Loan sharks in the United Arab Emirates charge borrowers up to 120 percent in interest rate per month.
The loans are primarily lent to Asian communities in the country, and are known as “the blade” due to the stranglehold that the lender has on the borrower.
Source: “Victims of loan sharks told to ‘forget fear’ and report crimes to police,” 7 Days in Dubai, March 18, 2013.
The International Fund for Animal Welfare stated that it found 796 advertisements for live animals on the Internet during a four week time period. The 11 websites were offering big cats such as cheetahs, cougars, jaguars leopards Siberian tigers and Bengal tigers. The sellers claimed that the cubs are all “home-raised” and “accustomed to children”.
The animals were being sold for $217 (800 UAE Dirham).
(More endangered animals prices here.)
Source: Collin Simpson, “Illegal wildlife trade is thriving on UAE websites,” National, February 12, 2013.
A professional executive search consultant in Dubai reported to the media that there is an increase in resumes filled with fake degrees and diplomas.
The head hunter stated that fake degrees are sold for up to $8,167 (30,000 UAE Dirham). The forgers fill out the grade point average, the degree and the year it was obtained based on the customer’s request.
Source: Amanda Fisher, “Faking their way to the top,” Khaleej Times, January 22, 2013.
Police in Dubai reported that it investigated 24 cases of human trafficking within the emirate in 2012. In 2011, police also investigated 24 cases, and in 2010 investigated 35 cases.
58 percent of the victims in 2012 were trafficked to Dubai from developing countries, according to police.
Between 2008 to 2012, women from Bangladesh who were forced to work as housemaids were the most identified victims of human trafficking in Dubai.
Source: Bassma Al Jandaly, “Police log 24 human trafficking cases in 2012,” gulfnews, December 30, 2012.
Police in Abu Dhabi reported that between 2009 to 2012, around 1,700 cases of counterfeits and fraud have been refereed to the criminal court system in the Wmirate.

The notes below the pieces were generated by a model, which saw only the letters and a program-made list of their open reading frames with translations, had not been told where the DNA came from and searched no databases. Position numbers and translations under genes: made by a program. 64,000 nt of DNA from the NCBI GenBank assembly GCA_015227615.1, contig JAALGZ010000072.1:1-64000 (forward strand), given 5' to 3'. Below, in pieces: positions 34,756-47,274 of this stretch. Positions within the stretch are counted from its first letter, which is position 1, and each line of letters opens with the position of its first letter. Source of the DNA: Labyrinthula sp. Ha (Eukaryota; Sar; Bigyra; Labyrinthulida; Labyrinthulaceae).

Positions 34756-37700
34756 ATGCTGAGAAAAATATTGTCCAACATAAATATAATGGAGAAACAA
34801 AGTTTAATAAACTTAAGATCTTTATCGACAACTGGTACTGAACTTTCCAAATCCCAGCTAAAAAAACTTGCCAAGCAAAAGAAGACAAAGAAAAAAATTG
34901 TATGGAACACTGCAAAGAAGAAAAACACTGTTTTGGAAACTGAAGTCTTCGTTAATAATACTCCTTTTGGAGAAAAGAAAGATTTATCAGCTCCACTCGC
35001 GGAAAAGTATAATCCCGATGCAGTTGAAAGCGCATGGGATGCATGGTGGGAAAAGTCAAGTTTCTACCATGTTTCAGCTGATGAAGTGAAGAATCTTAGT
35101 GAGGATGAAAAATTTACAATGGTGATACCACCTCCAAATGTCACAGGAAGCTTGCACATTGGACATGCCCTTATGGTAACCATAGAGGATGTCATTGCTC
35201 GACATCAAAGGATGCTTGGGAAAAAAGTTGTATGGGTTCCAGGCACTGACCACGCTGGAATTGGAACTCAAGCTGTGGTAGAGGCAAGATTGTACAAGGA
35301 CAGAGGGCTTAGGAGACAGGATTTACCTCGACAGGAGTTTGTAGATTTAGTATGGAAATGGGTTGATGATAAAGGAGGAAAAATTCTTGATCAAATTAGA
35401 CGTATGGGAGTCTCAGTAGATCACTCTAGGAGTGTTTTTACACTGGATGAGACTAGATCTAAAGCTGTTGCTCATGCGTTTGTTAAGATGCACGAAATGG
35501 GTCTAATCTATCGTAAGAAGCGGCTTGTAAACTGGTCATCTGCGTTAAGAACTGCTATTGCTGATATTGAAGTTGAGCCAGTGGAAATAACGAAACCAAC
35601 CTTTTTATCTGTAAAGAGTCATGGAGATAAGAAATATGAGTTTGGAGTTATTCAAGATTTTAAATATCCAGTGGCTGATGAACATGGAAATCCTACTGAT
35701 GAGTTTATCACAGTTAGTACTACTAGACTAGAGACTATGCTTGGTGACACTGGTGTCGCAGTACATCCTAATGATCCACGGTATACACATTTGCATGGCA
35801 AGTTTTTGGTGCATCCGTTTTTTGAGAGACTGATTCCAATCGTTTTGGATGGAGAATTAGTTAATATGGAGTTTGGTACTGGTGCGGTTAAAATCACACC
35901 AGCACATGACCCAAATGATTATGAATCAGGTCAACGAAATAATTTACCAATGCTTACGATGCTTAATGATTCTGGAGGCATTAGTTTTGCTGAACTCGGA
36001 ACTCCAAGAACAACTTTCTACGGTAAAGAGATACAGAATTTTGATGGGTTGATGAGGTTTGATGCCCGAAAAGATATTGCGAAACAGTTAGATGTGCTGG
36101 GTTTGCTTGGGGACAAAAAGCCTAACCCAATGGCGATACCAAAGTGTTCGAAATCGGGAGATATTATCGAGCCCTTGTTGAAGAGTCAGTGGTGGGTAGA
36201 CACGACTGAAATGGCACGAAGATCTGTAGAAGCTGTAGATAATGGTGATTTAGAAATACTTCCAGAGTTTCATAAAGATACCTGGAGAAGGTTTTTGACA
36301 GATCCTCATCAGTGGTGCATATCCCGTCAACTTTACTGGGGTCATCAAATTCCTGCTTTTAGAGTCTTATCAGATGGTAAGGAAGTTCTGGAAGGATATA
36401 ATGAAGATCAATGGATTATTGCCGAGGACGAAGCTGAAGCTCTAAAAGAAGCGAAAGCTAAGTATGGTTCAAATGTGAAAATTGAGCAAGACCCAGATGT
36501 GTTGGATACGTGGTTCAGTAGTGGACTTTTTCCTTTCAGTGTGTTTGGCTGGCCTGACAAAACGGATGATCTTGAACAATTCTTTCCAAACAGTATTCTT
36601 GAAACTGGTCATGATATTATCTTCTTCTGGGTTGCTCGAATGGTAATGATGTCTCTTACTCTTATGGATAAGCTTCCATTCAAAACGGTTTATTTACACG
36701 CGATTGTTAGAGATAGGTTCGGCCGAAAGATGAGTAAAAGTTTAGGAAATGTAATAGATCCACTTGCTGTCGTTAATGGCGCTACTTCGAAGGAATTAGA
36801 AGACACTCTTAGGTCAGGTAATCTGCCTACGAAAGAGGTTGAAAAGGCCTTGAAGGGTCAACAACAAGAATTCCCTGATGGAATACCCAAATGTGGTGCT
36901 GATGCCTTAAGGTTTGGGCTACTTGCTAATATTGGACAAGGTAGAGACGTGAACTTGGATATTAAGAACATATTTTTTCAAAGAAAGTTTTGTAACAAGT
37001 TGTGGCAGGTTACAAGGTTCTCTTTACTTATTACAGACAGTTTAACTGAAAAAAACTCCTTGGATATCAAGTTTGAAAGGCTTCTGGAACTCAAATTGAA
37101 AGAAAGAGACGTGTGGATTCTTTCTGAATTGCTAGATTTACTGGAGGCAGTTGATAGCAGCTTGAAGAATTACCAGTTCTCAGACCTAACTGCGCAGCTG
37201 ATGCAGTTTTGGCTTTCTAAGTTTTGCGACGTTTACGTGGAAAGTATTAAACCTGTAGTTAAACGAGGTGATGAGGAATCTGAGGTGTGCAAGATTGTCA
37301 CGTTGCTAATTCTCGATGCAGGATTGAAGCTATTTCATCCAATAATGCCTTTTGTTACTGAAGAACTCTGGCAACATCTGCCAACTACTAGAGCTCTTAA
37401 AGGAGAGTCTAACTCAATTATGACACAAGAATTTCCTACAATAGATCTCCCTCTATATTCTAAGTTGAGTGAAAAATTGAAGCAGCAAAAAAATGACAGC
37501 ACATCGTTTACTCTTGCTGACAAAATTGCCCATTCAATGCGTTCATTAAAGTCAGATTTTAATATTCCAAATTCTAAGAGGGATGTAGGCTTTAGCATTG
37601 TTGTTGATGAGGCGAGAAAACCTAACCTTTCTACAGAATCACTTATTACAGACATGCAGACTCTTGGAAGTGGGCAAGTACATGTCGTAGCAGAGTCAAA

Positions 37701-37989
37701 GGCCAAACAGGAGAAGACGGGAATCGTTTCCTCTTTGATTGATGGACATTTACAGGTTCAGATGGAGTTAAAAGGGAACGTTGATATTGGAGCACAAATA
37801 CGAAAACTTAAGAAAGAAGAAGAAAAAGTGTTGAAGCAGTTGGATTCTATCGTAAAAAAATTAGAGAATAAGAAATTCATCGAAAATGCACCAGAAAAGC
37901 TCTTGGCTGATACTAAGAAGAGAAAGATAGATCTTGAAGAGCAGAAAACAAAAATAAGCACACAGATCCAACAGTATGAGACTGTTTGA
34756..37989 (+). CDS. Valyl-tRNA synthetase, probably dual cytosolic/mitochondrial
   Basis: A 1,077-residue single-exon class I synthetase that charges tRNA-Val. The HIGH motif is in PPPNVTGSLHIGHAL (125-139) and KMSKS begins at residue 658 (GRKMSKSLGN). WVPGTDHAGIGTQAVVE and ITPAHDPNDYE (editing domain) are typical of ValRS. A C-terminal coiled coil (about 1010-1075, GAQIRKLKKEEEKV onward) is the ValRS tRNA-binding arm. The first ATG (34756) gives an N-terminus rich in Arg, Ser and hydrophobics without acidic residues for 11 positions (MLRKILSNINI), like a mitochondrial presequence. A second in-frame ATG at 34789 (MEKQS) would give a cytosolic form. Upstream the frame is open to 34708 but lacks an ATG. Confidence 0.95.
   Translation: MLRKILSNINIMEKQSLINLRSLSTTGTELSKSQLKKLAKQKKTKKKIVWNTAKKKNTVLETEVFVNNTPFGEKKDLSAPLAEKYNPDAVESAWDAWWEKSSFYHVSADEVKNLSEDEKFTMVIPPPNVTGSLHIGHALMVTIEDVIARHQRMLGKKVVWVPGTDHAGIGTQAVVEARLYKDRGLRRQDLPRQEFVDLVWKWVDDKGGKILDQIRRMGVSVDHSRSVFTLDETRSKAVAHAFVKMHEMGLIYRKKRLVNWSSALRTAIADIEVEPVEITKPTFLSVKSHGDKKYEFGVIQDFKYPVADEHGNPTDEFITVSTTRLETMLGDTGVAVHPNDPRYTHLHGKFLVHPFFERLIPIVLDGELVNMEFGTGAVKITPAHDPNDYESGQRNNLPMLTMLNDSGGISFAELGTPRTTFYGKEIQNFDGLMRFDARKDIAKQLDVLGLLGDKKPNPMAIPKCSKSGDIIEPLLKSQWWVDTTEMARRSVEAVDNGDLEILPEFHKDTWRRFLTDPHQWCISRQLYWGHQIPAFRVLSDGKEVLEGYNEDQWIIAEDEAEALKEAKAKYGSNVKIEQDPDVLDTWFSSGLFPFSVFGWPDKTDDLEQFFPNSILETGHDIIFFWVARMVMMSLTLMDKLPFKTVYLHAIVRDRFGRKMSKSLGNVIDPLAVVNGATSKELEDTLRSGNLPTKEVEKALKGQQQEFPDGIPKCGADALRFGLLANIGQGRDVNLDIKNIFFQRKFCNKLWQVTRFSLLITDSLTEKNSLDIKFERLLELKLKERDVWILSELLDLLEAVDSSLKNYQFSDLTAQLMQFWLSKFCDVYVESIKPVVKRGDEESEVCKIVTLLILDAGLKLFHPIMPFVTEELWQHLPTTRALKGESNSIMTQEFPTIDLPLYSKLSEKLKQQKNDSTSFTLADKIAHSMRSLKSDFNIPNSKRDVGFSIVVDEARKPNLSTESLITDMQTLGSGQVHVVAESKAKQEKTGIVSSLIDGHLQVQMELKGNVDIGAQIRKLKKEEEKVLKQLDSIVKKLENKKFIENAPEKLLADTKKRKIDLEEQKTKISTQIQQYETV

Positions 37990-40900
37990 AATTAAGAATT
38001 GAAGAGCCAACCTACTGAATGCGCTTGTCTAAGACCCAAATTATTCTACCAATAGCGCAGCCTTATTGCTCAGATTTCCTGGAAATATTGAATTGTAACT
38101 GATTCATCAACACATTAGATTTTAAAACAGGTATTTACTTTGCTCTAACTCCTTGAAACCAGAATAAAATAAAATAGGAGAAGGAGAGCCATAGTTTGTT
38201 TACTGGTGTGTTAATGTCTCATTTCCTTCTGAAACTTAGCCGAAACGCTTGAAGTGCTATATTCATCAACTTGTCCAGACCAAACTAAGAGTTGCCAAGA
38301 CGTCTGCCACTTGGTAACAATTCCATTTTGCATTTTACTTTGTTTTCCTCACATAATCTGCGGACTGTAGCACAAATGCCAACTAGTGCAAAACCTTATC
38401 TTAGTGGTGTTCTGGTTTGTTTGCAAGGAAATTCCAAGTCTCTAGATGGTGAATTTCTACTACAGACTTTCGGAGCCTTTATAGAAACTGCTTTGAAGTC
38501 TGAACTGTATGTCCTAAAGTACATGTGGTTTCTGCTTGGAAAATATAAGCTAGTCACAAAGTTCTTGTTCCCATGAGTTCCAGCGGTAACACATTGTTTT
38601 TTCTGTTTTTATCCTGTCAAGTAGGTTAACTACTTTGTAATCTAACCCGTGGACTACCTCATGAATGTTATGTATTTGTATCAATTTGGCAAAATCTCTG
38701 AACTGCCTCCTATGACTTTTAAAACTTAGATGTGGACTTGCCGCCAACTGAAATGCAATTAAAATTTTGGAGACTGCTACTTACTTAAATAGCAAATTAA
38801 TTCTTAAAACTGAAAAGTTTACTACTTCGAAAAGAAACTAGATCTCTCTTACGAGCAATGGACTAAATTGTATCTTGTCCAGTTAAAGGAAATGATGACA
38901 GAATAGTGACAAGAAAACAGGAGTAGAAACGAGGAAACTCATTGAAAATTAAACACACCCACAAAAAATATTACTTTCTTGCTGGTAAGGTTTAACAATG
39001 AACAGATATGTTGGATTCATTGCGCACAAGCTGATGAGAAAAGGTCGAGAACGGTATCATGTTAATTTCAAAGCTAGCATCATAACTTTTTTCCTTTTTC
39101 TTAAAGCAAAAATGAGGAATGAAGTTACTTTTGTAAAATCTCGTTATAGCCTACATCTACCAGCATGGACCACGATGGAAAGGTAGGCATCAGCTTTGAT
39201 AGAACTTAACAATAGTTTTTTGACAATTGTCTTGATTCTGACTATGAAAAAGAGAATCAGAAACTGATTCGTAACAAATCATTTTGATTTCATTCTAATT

The criminal cases involved counterfeit passports, faking signatures and forging documents and certificates.
Source: Nada AlTaher, “1,700 cases of fraud and counterfeiting reported in Abu Dhabi,” gulf news, November 19, 2012.
From 2011 to October 2012, authorities in the United Arab Emirates has seized over 2 million counterfeit HP supplies in the country.
Across the entire Europe, Middle East and Africa region, HP has seized nearly 8 million counterfeit products and supplies.
Source: “UAE raises pressure on counterfeiters, apprehends repeat offender of fake supplies for HP printers,” AMEinfo.com, October 17, 2012.
During the months of January 2012 to May 2012, authorities in Dubai confiscated 30,000 counterfeit auto parts in the country.
According to a study by the Brand Owners Protection Group, counterfeit auto parts account for almost 70 percent of all fake goods in the United Arab Emirates.
The counterfeit goods market in the United Arab Emirates is estimated to be worth $755 Million.
Source: Nadeen El Ajou, “First half of 2012 sees 30,000 counterfeit automotive parts seized in Dubai,” AMEinfo, June 19, 2012.
According to Custom Officials from the United Arab Emirates, between 5 to 10 people are caught attempting to be smuggled into Saudi Arabia every day. The human smugglers often attempt to stow away in trucks as the vehicles enter Saudi Arabia.
Source: Marie-Louise Olson, “People smuggling at Saudi border,” National, April 7, 2012.
The number of human trafficking cases handled by police in Dubai dropped by nearly 50 percent in 2011.
Authorities investigated 16 human trafficking cases that involved 48 suspected traffickers and 32 female victims in 2011.
In 2010, there were 35 cases of human trafficking investigated, with 109 suspected defendants and 76 female victims.
Source: “Human trafficking cases down in Dubai,” Emirates 24/7, January 2, 2012.
Between 2007 and 2010, there has been a rise of human trafficking court cases in the United Arab Emirates each year.
In 2007, there were 10 human trafficking cases, which increased to 20 in 2008, 43 in 2009, and 42 in 2010.
Source: Iman Sherif, “UAE cracks down on human trafficking,” gulfnews, December 13, 2011.